The shipping market continues to experience a prolonged period of downturn, especially in the offshore sector. We have seen owners and operators often being compelled to lay up tonnage. Whether it be an offshore support vessel, or any type of vessel, reactivation following a period of lay up requires very careful management in fully assessing the risks involved.
With this in mind, we have compiled the following guidance note to owners, operators and vessel managers regarding the reactivation of a vessel following a period of lay up. This guidance note is designed to complement the recent publication of our ‘Endurance Guide’ for Members in tough market conditions, specifically section three. This guidance provides more detailed advice which we hope our Members may find useful to implement, in addition to any measures they currently have in place.
Managing vessel reactivation
The extent of reactivation work required is defined by the duration of the lay up and the preservation and maintenance carried out during the lay up.
The vessel reactivation specifications should be defined based upon the following elements:
- lay up Preservation Plan framework in place and lay up logbook records. lay up plan to be preferably approved by class.
- Last classification society survey report, docking report or any other survey report as applicable.
- Classification Society recommendations, condition of Class and any other requirements (including due surveys at the time of reactivation).
- Flag Authority requirement (including due surveys at the time of reactivation).
- Maker’s/manufacturer’s recommendations.
- Internal technical/engineering recommendations.
- Planned maintenance system (PMS) and historical equipment maintenance.
- PMS and current maintenance plan status.
- Previous sea trail records.
Reactivation specification for each equipment/system should include:
- Scope of work for next vessel contract.
- A condition assessment (inspection, function testing, non destructive testing, analysis, etc).
- Overhaul/renewal/replacement requirements.
- Test protocol.
- Sea trial protocol (if necessary).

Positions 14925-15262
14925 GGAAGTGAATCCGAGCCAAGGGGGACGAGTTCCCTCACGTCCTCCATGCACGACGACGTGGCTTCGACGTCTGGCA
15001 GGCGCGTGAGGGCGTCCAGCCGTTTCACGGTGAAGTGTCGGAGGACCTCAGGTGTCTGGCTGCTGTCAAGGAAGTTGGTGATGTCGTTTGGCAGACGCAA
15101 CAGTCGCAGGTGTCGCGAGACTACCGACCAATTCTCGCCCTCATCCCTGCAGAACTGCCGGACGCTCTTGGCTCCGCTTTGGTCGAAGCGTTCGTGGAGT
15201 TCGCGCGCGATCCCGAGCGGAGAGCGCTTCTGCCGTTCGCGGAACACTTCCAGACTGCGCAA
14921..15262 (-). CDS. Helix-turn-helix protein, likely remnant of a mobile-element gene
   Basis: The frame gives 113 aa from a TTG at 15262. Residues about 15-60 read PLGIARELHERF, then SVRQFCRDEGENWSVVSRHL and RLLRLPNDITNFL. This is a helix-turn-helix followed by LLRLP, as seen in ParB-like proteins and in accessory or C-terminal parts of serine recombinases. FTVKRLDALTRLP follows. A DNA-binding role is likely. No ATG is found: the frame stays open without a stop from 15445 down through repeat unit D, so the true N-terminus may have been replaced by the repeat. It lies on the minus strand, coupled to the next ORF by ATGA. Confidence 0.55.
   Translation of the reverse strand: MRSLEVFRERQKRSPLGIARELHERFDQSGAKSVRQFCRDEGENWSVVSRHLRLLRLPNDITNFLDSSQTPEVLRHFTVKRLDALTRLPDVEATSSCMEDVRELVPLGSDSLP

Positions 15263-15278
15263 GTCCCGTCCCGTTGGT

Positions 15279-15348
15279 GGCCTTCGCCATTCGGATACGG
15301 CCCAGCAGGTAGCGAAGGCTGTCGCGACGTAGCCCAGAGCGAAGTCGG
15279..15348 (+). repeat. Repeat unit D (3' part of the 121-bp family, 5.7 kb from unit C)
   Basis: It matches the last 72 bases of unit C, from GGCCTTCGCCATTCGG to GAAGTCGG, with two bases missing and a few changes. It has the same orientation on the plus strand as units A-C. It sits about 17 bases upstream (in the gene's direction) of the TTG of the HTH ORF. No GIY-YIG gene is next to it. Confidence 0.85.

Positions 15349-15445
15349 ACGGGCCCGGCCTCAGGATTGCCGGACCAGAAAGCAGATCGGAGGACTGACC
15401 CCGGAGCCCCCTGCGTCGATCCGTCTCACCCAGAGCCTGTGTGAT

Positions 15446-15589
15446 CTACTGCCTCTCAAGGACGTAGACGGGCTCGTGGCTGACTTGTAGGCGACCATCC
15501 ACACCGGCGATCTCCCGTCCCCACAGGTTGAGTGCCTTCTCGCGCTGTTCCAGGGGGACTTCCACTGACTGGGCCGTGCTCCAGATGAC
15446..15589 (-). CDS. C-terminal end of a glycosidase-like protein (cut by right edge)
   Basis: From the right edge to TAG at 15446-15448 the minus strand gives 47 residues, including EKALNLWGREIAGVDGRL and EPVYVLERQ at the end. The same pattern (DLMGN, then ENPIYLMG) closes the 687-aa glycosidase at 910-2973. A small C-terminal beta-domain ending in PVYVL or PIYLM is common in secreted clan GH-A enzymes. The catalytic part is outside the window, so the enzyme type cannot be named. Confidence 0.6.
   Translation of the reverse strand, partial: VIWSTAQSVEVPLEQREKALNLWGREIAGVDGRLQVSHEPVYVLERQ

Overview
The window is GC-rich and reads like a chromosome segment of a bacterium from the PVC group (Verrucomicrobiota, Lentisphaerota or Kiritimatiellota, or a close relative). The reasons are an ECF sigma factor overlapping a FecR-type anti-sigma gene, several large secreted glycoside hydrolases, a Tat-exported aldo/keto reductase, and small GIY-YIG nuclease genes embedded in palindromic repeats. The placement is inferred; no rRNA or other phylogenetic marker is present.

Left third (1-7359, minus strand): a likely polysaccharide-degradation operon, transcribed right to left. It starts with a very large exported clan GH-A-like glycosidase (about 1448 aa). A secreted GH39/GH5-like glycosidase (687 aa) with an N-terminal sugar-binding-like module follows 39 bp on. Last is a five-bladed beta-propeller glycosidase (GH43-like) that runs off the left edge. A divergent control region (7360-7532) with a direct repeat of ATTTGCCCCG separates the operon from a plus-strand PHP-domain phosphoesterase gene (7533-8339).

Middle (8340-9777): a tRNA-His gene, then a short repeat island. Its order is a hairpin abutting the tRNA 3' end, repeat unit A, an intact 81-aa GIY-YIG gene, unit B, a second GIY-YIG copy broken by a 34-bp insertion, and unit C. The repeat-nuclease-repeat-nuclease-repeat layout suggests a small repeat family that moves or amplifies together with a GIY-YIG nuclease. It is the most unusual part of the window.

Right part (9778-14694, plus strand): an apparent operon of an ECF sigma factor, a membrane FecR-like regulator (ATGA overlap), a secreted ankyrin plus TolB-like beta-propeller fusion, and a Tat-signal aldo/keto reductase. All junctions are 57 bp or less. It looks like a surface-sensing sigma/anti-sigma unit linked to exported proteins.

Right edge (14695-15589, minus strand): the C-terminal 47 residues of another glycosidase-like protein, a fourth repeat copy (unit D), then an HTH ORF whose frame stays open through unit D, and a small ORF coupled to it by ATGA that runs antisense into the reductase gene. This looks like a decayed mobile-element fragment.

During the reactivation period, it should be ensured that:
- Reactivation check list is followed.
- Reactivation specification is achieved.
- Reactivation specification job reports are duly recorded in vessel PMS.
- Class status is changed to active status with no due surveys or recommendations.
- PMS is updated.
- Vessel is fit for operation.
Completion of reactivation period
In advance of the vessel carrying out any operations following reactivation, operators should ensure the following actions and considerations have been made.
Internal company records should be updated as necessary.
Notice should been given to the P&I Club that the vessel is to be reactivated, not less than seven days before the vessel departs the place of lay up so that they can advise of any survey requirements. The H&M provider should also be informed in line with their requirements.
If the vessel is reactivated for a charter, it’s highly recommended that a contract deployment kick off meeting is organised in order to ensure all systems and contractual equipment is operational and certified. Potential gaps should be identified and reported to management with an accompanying action plan.
Manning levels and crew mobilisation
Manning levels should be clearly defined in terms of both quantity and competency of crew (as per minimum safe manning document/contract deployment inputs/scope of work). Arrangements should be made for the officers and ratings to join the vessel at the appropriate time.
All ships stores and/or equipment which may be stored ashore in warehousing should be released and delivered.